Lawyer, group fault JAMB for conducting exams for police, agencies
A conerned body has faulted the Joint Matriculation and Examination Board (JAMB) for allegedly going beyond its scope and conducting examinations for other agencies of government.
Citing the provisions of section 5(1)(a) and (2) of the Joint Admissions and Matriculation Board act Chapter 193 laws of the Federation of Nigeria which empowers JAMB to conduct examinations for only educational institutions, the body insisted that JAMB has no right to conduct computer based screening examinations for non educational institutions, including the Nigerian Police Force and the Federal Road Safety Commission (FRSC).
“By virtue of the above- mentioned section, the Joint Admission and Matriculation Board does not have the legal authority to conduct screening examinations for institutions and organisations other than tertiary institutions and by their actions have thus contravened the said section.
JAMB had at various times conducted screening examinations for the Nigeria Police Force (NPF), Federal Road Safety Corps (FRSC) as well as MTN foundation scholarship programme.
The body maintained that the action clearly contravened the laws establishing the board and called on the government to call JAMB to order.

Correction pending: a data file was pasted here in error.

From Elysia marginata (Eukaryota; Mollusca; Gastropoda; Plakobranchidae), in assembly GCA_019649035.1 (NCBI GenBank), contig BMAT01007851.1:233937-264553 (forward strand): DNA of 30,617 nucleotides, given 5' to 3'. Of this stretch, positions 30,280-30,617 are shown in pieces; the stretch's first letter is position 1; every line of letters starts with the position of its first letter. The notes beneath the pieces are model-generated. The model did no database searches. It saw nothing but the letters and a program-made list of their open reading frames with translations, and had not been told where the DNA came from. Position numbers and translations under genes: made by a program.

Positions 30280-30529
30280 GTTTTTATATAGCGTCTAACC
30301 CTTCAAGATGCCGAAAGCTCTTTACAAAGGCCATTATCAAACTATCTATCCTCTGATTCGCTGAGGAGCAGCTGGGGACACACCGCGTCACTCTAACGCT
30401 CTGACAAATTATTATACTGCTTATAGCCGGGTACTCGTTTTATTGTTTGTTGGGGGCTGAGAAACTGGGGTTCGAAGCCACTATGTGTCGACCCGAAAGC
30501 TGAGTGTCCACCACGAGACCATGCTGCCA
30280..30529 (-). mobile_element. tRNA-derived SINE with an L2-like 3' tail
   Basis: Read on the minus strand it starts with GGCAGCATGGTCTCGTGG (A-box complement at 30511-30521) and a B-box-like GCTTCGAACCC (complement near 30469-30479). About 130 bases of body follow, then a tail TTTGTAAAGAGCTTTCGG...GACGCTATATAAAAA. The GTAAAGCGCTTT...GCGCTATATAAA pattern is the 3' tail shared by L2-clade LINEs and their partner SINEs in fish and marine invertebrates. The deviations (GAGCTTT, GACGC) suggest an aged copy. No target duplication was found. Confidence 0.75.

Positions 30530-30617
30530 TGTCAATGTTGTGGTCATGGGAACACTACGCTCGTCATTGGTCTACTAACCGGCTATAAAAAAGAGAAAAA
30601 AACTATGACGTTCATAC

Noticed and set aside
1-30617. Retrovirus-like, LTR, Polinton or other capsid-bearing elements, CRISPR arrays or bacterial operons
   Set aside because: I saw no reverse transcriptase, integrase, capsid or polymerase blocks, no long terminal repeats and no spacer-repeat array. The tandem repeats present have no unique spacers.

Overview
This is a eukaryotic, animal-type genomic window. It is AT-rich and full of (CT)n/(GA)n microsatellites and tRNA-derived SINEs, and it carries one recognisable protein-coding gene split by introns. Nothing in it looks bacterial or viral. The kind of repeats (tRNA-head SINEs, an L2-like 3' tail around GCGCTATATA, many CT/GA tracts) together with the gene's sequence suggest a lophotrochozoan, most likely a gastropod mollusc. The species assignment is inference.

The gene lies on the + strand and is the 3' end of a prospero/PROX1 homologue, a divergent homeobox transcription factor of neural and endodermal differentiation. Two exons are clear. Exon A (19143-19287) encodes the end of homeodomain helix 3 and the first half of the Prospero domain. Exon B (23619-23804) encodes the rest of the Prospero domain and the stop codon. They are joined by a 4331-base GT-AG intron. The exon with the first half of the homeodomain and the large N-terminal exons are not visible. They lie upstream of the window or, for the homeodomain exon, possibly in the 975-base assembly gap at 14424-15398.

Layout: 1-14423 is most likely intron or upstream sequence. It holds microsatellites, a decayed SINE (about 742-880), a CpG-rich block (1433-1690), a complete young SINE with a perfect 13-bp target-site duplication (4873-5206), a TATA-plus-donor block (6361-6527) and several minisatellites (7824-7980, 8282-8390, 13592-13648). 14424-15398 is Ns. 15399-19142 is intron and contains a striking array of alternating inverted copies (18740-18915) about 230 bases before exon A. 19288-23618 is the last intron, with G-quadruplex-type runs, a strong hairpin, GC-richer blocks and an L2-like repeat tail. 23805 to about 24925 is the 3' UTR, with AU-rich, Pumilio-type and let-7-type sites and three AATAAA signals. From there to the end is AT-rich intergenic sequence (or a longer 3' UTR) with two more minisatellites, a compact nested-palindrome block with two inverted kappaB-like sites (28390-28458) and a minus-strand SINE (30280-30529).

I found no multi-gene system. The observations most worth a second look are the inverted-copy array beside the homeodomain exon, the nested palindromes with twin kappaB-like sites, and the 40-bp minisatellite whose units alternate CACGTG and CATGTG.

In the same vein, a legal practitioner, Geoffey Oparaji has written to the registrar, Prof. Ishaq Oloyede asking him to stop violating the laws guiding the establishment of the organisation.
The letter read in part: “I humbly refer you to the provisions of section 5(1)(a) and (2) of the Joint Admissions and Matriculation Board, Act that provides thus:
Section 5(1)(a) stated, “Notwithstanding the provisions of any other enactment, the Board shall be responsible for the general control of the conduct of matriculation examinations for admissions into all universities, polytechnics, (by whatever name called in Nigeria.
‘”For the avoidance of doubt, the board shall be responsible for determining matriculation requirements and conducting examination leading to undergraduate admissions and also for admission to national diploma and the Nigeria certificate in education courses but shall not be responsible for examinations or any other selective process for post-graduate courses and any other courses offered by the tertiary institutions.”
The lawyer argued that the above provisions restricted JAMB only to conducting examinations listed in the said act. He, therefore, accused the body of acting with total disregard for its enabling law.
“I specifically refer you to the board’s involvement in the Nigeria Police recruitment of staff and personnel. That is, selection and conducting test examinations.
Also the advert in some of the nation’s dailies indicating the board’s willingness and preparedness to bid for contracts from individuals, public, corporate bodies, governments and agencies for recruitment of staff, conduct aptitude tests and other related and allied services and activities. This deviation amounted to “total and gross breach” of JAMB’s enabling act.”
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